Focke-Wulf Fw 190 A-8 Specifications:
- Length: 29 ft. 5 in.
- Wingspan: 34 ft. 5 in.
- Height: 13 ft.
- Wing Area: 196.99 sq. ft.
- Empty Weight: 7,060 lbs.
- Loaded Weight: 9,735 lbs.
- Maximum Takeoff Weight: 10,800 lbs.
- Crew: 1
- Maximum Speed: 408 mph
- Range: 500 miles
- Rate of Climb: 2,560 ft./min.
- Service Ceiling: 37,430 ft.
- Power Plant: 1 × BMW 801 D-2 radial engine, 1,730 hp
- 2 × 13 mm MG 131 machine guns
- 4 × 20 mm MG 151/20 E cannons
Focke-Wulf Fw 190 Design:
In the fall of 1937, the Reichsluftfahrtministerium (RLM - German Aviation Ministry) issued a call for new fighter designs. Though the Messerschmitt Bf 109 had just entered service, RLM desired a next-generation fighter to fight alongside it as well as to counter any new foreign designs. Approaching this request, the lead designer at Focke-Wulf, Kurt Tank, began working on a variety of fighter designs. While his early work focused on utilizing liquid-cooled inline engines, these efforts did not attract the attention of RLM.
This changed when Tank began creating a design centered on the BMW 139 radial engine. In an effort to streamline his aircraft, he designed a cowling which covered the engine entirely while admitting cooling air through a small hole in the propeller spinner. In addition to this radical approach, he replaced many of the traditionally hydraulic systems aboard the aircraft with electric motors. He did so because he believed that they would prove more rugged and less prone to fire in combat. Construction on a prototype dubbed Fw 190 V1, moved forward and was ready for testing in mid-1939.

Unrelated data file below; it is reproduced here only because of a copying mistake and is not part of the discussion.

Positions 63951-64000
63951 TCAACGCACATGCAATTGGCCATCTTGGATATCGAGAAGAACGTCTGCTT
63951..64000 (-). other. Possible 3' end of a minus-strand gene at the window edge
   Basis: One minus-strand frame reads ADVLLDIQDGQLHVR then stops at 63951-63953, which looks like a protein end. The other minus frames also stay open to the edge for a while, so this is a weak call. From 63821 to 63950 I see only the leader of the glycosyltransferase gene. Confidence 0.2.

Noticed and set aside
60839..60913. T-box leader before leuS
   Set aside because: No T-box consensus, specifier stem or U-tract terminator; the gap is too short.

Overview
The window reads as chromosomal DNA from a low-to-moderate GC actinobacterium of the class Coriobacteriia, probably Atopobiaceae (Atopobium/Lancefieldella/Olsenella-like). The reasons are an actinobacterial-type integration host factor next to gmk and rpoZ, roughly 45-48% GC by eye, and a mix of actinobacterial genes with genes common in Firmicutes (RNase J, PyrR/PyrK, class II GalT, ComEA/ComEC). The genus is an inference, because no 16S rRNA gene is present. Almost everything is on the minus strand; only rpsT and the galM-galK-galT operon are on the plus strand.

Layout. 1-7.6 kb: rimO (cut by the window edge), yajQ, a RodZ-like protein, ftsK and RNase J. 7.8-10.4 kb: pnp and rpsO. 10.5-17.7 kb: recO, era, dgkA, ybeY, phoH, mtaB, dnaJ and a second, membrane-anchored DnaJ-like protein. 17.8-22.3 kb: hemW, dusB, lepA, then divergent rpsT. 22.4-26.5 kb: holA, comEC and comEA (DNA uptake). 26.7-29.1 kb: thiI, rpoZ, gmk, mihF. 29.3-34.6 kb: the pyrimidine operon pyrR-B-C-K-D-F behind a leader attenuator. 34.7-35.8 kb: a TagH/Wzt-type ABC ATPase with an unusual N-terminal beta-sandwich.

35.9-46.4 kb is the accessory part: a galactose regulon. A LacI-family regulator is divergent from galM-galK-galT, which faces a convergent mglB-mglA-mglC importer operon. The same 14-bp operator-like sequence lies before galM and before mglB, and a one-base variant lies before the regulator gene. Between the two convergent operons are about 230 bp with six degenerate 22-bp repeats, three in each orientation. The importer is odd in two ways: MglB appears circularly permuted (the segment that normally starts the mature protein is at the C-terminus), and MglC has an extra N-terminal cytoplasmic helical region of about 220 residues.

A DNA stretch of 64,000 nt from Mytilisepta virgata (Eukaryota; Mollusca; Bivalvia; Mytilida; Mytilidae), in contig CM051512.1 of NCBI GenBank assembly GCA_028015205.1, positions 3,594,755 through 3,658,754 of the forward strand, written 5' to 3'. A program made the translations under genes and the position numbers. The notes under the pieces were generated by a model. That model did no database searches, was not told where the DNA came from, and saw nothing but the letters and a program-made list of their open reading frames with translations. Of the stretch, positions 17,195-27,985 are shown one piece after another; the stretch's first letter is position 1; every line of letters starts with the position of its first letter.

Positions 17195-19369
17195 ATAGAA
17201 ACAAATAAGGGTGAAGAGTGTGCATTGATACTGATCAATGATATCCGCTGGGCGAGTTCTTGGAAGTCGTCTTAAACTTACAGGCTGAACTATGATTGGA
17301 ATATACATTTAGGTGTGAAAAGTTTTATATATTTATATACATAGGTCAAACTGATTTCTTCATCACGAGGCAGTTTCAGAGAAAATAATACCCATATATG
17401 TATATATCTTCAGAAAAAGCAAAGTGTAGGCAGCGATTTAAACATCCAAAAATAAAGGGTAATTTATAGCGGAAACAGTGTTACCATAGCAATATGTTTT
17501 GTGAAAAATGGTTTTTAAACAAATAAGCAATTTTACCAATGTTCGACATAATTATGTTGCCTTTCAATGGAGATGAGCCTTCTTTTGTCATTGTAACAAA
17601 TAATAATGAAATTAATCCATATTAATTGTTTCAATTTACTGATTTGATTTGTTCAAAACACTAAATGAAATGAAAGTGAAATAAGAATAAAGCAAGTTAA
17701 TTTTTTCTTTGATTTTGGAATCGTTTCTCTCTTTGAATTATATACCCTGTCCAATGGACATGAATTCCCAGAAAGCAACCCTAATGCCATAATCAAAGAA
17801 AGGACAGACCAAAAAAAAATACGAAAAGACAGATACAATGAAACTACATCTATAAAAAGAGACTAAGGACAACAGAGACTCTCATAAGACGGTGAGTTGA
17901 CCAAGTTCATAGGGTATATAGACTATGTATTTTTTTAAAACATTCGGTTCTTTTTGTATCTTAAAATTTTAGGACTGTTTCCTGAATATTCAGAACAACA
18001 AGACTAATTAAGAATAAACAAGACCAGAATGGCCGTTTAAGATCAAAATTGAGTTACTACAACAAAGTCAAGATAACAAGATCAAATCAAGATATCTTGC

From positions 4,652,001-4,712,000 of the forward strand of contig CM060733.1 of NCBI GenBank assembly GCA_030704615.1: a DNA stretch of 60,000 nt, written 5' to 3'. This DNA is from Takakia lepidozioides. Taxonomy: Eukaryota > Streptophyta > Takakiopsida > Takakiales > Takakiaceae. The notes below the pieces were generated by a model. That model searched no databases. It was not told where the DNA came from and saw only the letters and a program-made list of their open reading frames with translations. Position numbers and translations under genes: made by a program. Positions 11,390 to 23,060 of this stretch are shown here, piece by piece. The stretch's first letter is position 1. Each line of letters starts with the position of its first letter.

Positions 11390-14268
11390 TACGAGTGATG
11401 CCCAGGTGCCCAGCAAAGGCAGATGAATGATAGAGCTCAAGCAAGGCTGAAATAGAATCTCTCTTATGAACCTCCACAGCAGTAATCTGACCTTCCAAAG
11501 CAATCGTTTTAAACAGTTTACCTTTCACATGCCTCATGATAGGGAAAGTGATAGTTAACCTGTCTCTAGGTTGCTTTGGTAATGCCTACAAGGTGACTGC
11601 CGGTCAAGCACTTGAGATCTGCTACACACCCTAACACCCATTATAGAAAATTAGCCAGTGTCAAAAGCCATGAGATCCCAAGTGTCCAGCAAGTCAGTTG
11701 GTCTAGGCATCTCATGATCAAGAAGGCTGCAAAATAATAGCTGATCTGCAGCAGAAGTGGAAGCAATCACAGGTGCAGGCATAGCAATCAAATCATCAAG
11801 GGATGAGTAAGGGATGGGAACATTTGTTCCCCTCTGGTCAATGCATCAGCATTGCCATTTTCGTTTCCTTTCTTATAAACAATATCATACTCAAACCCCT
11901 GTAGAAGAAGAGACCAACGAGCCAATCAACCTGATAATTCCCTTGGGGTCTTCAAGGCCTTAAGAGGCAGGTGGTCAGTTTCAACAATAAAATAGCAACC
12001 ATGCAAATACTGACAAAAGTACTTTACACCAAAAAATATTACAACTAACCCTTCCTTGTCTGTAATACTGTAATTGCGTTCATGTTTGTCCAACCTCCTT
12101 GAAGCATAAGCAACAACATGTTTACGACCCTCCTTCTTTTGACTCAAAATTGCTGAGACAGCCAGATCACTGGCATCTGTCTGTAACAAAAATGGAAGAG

Taking to the air for the first time on June 1, it displayed excellent handling qualities and a top speed of around 380 mph. Test pilots also positively commented about its wide landing gear stance which made landing and ground maneuvers easier than in the Bf 109. As testing continued, the aircraft was plagued by a high stall speed and engine temperature issues. Finding that his cowling system was not working, Tank replaced it with a more conventional design and a small engine cooling fan. In addition, the powerplant was replaced with the more powerful BMW 801 engine.
This change in engine required Tank to redesign large parts of the aircraft including strengthening the airframe, shifting the cockpit aft, and altering the tail shape. Designated V5, development of this prototype moved forward despite continued issues with engine overheating. Moved into pre-production as the Fw 190 A-0, the aircraft was armed with six 7.92 mm MG 17 machine guns (two in the fuselage, four in the wings). Eventually 28 of this variant were constructed, though they were plagued by mechanical issues.
Becoming a Workhorse:
Under fire from RLM, the success of the program was aided by Oberleutnants Karl Borris and Otto Behrens who were able to address several of Fw 190's issues. The first group to make the aircraft operation was Behrens' Eprobungsstaffel 190 in March 1941. Production of the Fw 190A began that June with the aircraft reaching Luftwaffe squadrons that August. In combat, it quickly proved itself superior to the British Spitfire Mk. V, though engine problems persisted. These were largely solved with the arrival of the Fw 190A-2 in October which used the BMW 801 C-2.